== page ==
Ole Sekut Hill-Day Hike
Distance from Nairobi About 50km
Starting Point: Manyatta near Ole Sayeti
Ending point: Manyatta near Ole Sayeti
Walking Duration: 5-6 hours
Terrain: Dirt trails with some rocky areas. Difficulty/Moderate
Situated in the South Rift Valley about 50km from Nairobi, the Olesekut summit on Oloroka mountain range offers a moderately easy day hike through Maasai country that takes about 5-6 hours to complete. Foreigners erroneously call this place olesakut to the dismay of the Maasai, since that is a swear word in their language.
After starting at the plains near Ole Sayeti, the trail skirts to the left of this little hill, then cuts across another plain to get to the base of Olesekut. It then winds its way up onto oloroka ridges that present spectacular views of the surrounding countryside, including the distant Ngong Hills.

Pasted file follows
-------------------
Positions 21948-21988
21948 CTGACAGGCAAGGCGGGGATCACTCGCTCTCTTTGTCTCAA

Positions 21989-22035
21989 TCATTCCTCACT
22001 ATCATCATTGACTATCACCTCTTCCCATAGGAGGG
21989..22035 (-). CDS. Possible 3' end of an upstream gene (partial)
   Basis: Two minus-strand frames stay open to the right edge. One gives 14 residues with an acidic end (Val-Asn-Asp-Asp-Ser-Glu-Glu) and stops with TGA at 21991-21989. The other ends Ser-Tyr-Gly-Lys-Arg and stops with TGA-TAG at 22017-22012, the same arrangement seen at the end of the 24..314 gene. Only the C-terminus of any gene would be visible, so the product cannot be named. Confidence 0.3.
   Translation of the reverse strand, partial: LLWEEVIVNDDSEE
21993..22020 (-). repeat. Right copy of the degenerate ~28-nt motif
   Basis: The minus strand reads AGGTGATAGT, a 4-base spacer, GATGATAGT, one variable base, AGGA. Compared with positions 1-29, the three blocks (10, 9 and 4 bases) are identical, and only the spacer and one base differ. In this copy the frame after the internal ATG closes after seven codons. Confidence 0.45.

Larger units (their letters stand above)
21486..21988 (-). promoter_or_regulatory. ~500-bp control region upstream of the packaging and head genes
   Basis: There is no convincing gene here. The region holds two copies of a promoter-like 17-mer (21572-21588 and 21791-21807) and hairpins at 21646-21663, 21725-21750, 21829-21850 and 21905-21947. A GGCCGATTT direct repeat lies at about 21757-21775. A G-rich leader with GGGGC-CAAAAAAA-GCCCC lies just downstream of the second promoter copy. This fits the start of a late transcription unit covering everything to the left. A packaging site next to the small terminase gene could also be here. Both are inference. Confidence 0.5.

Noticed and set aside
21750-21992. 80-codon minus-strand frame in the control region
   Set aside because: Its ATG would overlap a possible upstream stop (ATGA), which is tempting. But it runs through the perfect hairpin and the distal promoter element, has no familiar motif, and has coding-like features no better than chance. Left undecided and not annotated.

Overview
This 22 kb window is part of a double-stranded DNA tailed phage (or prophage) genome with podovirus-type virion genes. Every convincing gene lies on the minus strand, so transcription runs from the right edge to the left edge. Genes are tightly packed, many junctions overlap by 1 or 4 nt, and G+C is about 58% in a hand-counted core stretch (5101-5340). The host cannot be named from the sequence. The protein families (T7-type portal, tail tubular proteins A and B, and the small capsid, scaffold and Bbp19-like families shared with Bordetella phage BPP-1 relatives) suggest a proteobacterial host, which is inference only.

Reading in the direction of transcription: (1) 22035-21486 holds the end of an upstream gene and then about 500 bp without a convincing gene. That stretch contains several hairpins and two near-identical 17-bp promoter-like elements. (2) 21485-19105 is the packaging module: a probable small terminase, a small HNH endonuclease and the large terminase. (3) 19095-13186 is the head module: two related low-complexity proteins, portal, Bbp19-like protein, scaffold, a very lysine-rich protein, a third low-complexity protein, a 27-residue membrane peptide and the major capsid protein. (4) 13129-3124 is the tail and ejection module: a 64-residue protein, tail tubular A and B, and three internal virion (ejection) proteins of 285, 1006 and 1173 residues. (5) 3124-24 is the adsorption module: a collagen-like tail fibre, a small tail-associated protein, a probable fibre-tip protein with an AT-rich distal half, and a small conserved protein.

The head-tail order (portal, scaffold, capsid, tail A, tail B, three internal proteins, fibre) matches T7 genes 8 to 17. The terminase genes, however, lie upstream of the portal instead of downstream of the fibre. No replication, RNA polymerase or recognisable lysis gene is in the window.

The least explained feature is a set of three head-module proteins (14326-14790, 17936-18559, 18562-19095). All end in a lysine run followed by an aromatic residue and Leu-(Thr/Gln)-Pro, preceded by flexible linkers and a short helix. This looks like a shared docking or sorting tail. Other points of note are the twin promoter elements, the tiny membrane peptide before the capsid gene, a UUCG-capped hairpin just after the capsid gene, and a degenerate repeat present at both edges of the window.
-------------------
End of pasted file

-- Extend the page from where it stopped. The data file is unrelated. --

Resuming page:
From here on, the trail levels off at a high elevation and follows a ridge top with stunning V- shaped gullies running off to the sides, and breathtaking sheer cliff drops. At the head of one of these side valleys is Kitalo Cave, a refuge for Maasai Morans during their period of living in the wild, following their circumcision. Save for the few herds of Maasai livestock you encounter grazing on the lower hill slopes, Olesekut is delightfully isolated from civilization, and from its summit you get magnificent views of both Ngong Hills and Mt Olorgesailie. It makes for a truly refreshing day hike from Nairobi.
Take Langata Road till Bomas of Kenya, turn right on to Magadi Road, and drive past Ongata Rongai, Kiserian and Corner Baridi till Kisamis. Branch off to the right on to the Ngong circular road and drive past the a bridge till you get to J.M Kariuki’s memorial marker at the site where his body was found back in 1975. Turn left and drive towards Ole Sayeti until you find a Manyatta where you can park your vehicle. You’ll need to negotiate with the homestead owners (your guide can handle this matter) to look after your car in exchange for a small fee.
You can walk freely on this hill, since it is on Maasai community land. However, it would be prudent to get a local guide to show you the trails and explain the local features, places and history.